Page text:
Revolution! Maybe....
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Gear That Matters: A Call to Action
To put it in inappropriately Marxist terms, the 'relationship between capital and labor' in the outdoor biz is a preoccupation of mine.

It began when I saw Sierra Designs barely survive the ravages of a succession of Harvard MBAs. An obsession with short term numbers led to a series of bone-headed decisions and SD shrank by 35% in a single year.  

And then it got worse!
(Continued after video.)
Click to view video: Wefunder - Becoming a Nation of Owners
Worse, a failure to focus on core design values left SD vulnerable, with a clothing line split between stale insulated clothing and a color blind attempt to break into main stream ski (hey it was a big market.)  De-evolution continued for the next three years.

Things only started to turn around when corporate headquarters decided we were hopeless and started ignoring us. Left unmolested we could return to the thing that actually counted: creating gear that mattered to our customers.

Quite frankly, it wasn’t even that. We typified our customers.

We were creating gear that mattered to us!

At MHW the relationship between the money side and the core brand values (which did include having a profitable business, btw) was somewhat better but still often suffered along the same fracture lines.

The thing is, outdoor equipment brands are rare beasts. Tents, for example, are a 50,000 year-old technology. Innovation can’t happen every quarter. Market niches are captured when a brand can introduce something truly new, not when an annual report is due. The long view is key.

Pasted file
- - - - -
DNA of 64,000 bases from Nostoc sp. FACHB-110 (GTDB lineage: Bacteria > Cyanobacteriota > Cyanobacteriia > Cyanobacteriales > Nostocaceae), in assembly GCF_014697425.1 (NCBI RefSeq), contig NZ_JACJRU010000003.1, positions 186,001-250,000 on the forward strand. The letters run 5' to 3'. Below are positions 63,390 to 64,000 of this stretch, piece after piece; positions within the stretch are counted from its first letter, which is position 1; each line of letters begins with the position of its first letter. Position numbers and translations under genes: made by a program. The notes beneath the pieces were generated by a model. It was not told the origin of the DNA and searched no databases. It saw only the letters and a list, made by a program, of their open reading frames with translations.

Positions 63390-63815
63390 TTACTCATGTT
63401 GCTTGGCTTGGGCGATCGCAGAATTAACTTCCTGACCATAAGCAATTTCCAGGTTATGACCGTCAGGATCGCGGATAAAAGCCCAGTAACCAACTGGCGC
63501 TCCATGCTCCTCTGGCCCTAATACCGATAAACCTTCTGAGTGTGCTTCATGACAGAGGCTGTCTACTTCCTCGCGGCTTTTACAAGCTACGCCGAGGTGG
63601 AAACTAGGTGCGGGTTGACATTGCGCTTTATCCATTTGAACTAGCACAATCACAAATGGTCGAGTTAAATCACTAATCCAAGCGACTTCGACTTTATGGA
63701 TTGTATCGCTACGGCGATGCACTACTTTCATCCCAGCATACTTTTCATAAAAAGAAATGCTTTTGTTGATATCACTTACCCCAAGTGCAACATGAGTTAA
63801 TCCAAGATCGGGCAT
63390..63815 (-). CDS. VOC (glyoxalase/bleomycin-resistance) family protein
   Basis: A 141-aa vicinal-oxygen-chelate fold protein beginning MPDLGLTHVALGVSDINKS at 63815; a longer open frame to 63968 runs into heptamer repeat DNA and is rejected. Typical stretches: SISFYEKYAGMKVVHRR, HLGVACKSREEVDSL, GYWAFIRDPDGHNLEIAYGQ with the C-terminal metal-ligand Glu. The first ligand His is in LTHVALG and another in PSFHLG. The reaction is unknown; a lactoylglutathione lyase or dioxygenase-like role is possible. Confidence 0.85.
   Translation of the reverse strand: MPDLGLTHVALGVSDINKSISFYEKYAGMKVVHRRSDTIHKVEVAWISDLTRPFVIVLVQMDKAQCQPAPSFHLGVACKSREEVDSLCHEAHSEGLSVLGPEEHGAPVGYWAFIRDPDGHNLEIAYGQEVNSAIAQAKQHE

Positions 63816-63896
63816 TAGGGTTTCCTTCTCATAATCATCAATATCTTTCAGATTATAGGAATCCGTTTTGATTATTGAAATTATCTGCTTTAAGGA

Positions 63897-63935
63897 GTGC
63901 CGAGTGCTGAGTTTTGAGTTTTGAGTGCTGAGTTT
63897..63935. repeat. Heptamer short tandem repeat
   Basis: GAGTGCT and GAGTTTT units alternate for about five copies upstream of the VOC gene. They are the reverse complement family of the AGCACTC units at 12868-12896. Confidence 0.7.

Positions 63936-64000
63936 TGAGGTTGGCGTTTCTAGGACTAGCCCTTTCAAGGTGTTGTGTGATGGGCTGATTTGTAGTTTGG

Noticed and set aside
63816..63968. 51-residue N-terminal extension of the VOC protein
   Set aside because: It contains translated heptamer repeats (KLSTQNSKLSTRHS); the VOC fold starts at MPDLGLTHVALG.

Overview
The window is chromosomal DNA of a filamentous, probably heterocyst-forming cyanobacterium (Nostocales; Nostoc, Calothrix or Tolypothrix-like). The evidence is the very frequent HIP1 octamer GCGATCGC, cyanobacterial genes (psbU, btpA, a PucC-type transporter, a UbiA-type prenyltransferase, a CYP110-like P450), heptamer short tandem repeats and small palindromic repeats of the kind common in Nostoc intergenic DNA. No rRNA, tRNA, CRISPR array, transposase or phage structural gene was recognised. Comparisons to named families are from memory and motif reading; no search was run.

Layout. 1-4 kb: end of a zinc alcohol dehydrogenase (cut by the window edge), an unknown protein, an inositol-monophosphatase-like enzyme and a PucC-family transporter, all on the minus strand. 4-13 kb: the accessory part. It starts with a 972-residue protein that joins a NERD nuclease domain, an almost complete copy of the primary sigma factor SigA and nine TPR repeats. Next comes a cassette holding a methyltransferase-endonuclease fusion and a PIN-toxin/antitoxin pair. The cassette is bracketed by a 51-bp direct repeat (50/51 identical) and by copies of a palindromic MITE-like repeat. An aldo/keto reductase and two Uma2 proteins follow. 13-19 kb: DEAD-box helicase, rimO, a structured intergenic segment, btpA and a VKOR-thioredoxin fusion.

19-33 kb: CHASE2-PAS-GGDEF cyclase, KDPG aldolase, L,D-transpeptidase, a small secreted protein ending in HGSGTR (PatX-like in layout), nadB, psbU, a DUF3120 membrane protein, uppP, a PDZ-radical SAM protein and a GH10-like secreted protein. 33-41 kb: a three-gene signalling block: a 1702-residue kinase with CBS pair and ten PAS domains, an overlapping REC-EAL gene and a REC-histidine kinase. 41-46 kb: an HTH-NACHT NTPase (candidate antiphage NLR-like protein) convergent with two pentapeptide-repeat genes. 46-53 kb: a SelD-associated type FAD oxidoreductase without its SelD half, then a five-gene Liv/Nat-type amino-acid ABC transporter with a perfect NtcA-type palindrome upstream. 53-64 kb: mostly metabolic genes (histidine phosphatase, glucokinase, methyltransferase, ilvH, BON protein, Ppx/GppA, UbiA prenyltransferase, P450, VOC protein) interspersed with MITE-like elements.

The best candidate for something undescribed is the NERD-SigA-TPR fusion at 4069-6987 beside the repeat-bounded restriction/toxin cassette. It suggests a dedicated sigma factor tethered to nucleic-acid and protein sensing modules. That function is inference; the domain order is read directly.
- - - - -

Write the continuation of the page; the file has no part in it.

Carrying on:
Hence, though it seems an odd statement, as best I can tell, the successful outdoor brands are the visionary brands.

Yesterday, Monday, 5/16/2016, a change in stock offering regulations could shift the balance for new outdoor companies toward visionary brand building. A new regulation, JOBS Act Title III, allows everyday outdoor enthusiasts to fund the growth of outdoor brands.
  
Today a switch got flipped and our customers can become the money people with many small investors underwriting brands they love.

The JOBS Act requires that all such investments happen through ‘kickstarter for equity’ portals. There will be a number of these portals opening up over the next few months.

The one I’m familiar with is Wefunder.com. It’s live now and has two familiar brands: SlingFin and the GoLite reboot, My Trail. Slingfin has more info about this on their blog.

My hope is that we will all at least consider participating.

A significant difference from traditional investing is that a company can offer perks.

If you’re thinking of getting a tent, here’s a good way to get one at a significant discount with some equity thrown in for good measure. If you’re thinking of adding startups to your investment portfolio, here’s a good way to do that at precisely your comfort level and get great gear for yourself or buddies, too.

The perks, to my mind, are a key element in aligning all stakeholders. They will appeal to a particular range of potential investors...and those are the folks we want!

Lots of investors (big or small) will push the outdoor brands towards the top of their charts…and might even be newsworthy. At Wefunder there’s great potential for a virtuous cycle where more brands attract more supporters which attract more brands which attract more supporters and so it rolls.

Check it out.

Best,
Al

 Disclaimer. I have a small investment in and whole lot of love for SlingFin.
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